With the mission “to bring increased transparency and data security to the ad tech supply chain,” and the complementary experience each party brings, a combination of world-class brand safety and viewability attribution (IAS), media blockchain capability (MadHive), media distribution (TEGNA) and technology project expertise (IBM), comprehensive media trading solutions are expected. Another project the industry should be standing up and taking notice of. 

Comcast Advanced Advertising Group 

Formally announcing its blockchain intentions at Cannes Lions, the proposed Blockchain Insights Program will let data owners share assets without handing them over to third party. The team includes the ex-CTO of Integral AS, Will Luttrell, and sets out to build a secure data exchange capability for advertising parties. 

The targeting of programmatic campaigns can be more accurate if additional data is available for segmentation. To support these programmatic campaigns, there is now a growing and valuable market for 2nd and 3rd party data trading where advertisers can buy targeting data from third parties, potentially including their own competitors. 

This is a slightly murky world that could benefit from the transparency and audit of a blockchain service as it has little regulation in the US and complex regulation in Europe. 

Next year’s common EU rules (General Data Protection Regulation - GDPR) will make it law that organisations manage their data properly and could make Comcast’s initiative a very valuable niche.

The agency issue

Media agencies have not always been at the forefront of technologies that provide open, auditable and frictionless business practices, with new blockchain initiatives coming to market in quick succession it feels like a step in the right direction for full visibility across the supply chain.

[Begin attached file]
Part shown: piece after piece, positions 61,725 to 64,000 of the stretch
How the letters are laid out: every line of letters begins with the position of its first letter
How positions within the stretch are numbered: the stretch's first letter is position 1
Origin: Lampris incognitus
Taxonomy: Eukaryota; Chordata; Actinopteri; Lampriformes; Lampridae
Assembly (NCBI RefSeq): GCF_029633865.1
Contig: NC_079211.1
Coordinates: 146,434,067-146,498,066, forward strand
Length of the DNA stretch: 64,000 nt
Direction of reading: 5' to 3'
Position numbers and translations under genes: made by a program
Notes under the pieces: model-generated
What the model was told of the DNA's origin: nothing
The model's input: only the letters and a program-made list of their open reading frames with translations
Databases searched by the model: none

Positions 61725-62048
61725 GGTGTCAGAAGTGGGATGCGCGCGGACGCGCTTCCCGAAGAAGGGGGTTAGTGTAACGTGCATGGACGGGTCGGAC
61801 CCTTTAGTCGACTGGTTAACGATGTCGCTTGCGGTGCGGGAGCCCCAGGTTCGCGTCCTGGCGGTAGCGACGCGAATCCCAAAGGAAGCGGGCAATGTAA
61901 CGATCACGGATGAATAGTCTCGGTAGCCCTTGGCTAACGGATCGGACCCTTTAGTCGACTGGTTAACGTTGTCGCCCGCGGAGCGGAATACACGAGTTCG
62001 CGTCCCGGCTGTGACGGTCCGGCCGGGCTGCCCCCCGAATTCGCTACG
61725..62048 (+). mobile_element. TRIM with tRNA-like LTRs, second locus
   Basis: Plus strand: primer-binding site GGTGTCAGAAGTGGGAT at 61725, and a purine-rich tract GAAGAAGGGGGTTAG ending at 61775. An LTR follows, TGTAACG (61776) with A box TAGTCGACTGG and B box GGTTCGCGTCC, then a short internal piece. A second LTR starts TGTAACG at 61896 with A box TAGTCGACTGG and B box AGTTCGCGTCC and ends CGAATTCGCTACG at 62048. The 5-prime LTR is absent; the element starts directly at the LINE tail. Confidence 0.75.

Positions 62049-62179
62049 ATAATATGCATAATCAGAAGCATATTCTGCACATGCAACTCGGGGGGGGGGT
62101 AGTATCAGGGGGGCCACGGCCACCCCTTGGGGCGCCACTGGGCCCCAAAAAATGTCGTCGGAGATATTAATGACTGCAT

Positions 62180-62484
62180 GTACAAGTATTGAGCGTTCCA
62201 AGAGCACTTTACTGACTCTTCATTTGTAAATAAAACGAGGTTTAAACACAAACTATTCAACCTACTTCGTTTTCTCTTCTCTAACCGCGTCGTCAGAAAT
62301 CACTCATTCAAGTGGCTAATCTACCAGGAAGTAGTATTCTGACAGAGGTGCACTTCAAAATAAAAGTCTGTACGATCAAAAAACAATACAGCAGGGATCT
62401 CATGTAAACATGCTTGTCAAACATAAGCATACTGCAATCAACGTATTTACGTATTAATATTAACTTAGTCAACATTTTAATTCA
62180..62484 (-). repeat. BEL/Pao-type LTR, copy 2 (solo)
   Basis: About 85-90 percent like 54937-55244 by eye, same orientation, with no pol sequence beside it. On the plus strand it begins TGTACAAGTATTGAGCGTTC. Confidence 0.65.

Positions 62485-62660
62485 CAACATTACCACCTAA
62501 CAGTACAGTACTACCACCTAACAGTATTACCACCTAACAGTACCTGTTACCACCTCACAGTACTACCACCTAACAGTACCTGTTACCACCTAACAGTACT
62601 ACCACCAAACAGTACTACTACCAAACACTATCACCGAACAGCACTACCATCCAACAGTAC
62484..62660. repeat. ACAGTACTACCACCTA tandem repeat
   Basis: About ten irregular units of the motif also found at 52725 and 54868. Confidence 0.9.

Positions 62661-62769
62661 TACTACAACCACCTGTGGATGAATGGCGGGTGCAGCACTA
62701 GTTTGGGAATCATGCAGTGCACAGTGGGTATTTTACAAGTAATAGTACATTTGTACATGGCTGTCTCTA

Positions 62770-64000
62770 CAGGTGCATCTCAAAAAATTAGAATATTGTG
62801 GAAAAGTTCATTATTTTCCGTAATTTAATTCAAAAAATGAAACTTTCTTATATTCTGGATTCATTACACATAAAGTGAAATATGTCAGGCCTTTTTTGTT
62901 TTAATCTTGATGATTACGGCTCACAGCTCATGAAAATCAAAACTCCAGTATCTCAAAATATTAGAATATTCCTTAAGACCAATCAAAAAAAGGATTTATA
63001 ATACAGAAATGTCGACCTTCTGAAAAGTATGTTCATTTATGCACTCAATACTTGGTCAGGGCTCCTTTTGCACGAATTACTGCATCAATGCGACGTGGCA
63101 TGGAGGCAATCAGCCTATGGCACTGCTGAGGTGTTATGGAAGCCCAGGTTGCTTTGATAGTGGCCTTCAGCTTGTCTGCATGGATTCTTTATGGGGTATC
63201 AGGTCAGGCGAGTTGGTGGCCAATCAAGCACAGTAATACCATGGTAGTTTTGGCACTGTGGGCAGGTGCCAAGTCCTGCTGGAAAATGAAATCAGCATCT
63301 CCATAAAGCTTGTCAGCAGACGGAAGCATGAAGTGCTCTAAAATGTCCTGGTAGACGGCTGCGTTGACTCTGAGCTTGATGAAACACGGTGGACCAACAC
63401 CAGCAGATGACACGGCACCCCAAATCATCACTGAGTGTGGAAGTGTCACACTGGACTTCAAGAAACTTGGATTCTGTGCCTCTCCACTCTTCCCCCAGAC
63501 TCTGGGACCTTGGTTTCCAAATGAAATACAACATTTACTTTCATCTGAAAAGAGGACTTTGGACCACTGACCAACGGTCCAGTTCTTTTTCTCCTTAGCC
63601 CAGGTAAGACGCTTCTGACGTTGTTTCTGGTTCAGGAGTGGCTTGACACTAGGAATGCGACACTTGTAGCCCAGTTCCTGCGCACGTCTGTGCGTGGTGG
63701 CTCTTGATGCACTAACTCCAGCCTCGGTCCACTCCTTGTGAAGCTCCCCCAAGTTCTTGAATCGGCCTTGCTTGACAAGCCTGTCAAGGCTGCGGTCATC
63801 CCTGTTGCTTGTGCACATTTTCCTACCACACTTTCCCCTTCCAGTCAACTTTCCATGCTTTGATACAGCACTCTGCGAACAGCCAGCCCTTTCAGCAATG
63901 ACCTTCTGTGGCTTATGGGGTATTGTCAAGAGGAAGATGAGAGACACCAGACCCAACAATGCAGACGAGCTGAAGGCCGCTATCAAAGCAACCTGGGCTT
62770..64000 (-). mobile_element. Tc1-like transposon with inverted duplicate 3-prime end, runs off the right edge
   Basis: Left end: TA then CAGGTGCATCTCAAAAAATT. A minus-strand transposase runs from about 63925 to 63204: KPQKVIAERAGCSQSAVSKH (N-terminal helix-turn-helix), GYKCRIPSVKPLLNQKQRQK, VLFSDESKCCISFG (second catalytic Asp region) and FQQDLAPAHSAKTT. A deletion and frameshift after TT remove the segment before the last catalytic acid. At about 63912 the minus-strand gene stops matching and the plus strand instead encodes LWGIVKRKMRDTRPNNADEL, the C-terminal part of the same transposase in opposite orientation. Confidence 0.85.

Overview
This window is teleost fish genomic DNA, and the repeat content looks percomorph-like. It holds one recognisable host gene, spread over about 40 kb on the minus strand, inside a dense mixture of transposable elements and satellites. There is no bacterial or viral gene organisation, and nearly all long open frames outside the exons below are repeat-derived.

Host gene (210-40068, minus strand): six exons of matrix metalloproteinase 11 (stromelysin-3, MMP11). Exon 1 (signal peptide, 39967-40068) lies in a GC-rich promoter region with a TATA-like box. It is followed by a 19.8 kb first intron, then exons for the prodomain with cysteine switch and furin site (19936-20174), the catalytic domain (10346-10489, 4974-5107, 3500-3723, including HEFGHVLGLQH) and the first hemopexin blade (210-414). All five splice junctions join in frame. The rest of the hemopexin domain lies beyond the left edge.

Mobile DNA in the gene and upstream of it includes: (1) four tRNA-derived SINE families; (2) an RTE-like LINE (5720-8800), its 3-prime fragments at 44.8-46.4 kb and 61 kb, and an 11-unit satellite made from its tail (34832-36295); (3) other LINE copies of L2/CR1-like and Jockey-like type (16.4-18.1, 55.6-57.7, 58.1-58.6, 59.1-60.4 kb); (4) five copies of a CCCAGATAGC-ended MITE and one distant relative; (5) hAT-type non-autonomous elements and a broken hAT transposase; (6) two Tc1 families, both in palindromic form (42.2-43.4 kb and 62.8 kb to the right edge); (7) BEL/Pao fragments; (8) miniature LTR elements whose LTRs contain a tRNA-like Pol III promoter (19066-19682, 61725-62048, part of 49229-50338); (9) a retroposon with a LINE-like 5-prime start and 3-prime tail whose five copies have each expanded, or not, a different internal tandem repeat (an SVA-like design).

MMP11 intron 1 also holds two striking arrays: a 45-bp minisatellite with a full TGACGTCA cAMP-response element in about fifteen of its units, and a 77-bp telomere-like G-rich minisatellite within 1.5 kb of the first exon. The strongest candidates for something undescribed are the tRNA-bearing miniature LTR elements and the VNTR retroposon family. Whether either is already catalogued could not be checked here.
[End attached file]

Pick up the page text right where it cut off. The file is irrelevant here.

Advertisers have been demanding transparency for years so this seems like the perfect time for agencies to embrace the capabilities of blockchain technology and adapt their media trading businesses or risk being called out. Now agencies will have to explain why they can’t use the raft of new tools with built-in transparency and accountability that every other transaction-based industries will be adopting.

The exciting prospect for the media industry is that blockchain technology provides a cheap, quick and secure way for both buyers and sellers to see the associated contribution and costs of each party, whether it will be the silver bullet to transparency, however, remains to be seen

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Jon Bradshaw

Jon Bradshaw

Jon joined MediaSense at the beginning of 2016 and is responsible for building data service offerings for our clients. He was previously the vice president of platform technology at MediaOcean and was founder and chief technology officer at MediaEquals.

MediaEquals is an online booking and trading platform for all flavours of online and offline advertising media. Jon built a variant of the platform for the London 2012 Olympics and successfully traded the UK’s outdoor media inventory to Olympic sponsors and advertisers. With vast knowledge of technology solutions for the media industry and big data structures, Jon supports clients through technology change, designing systems to suit their ambitions.

Read more from Jon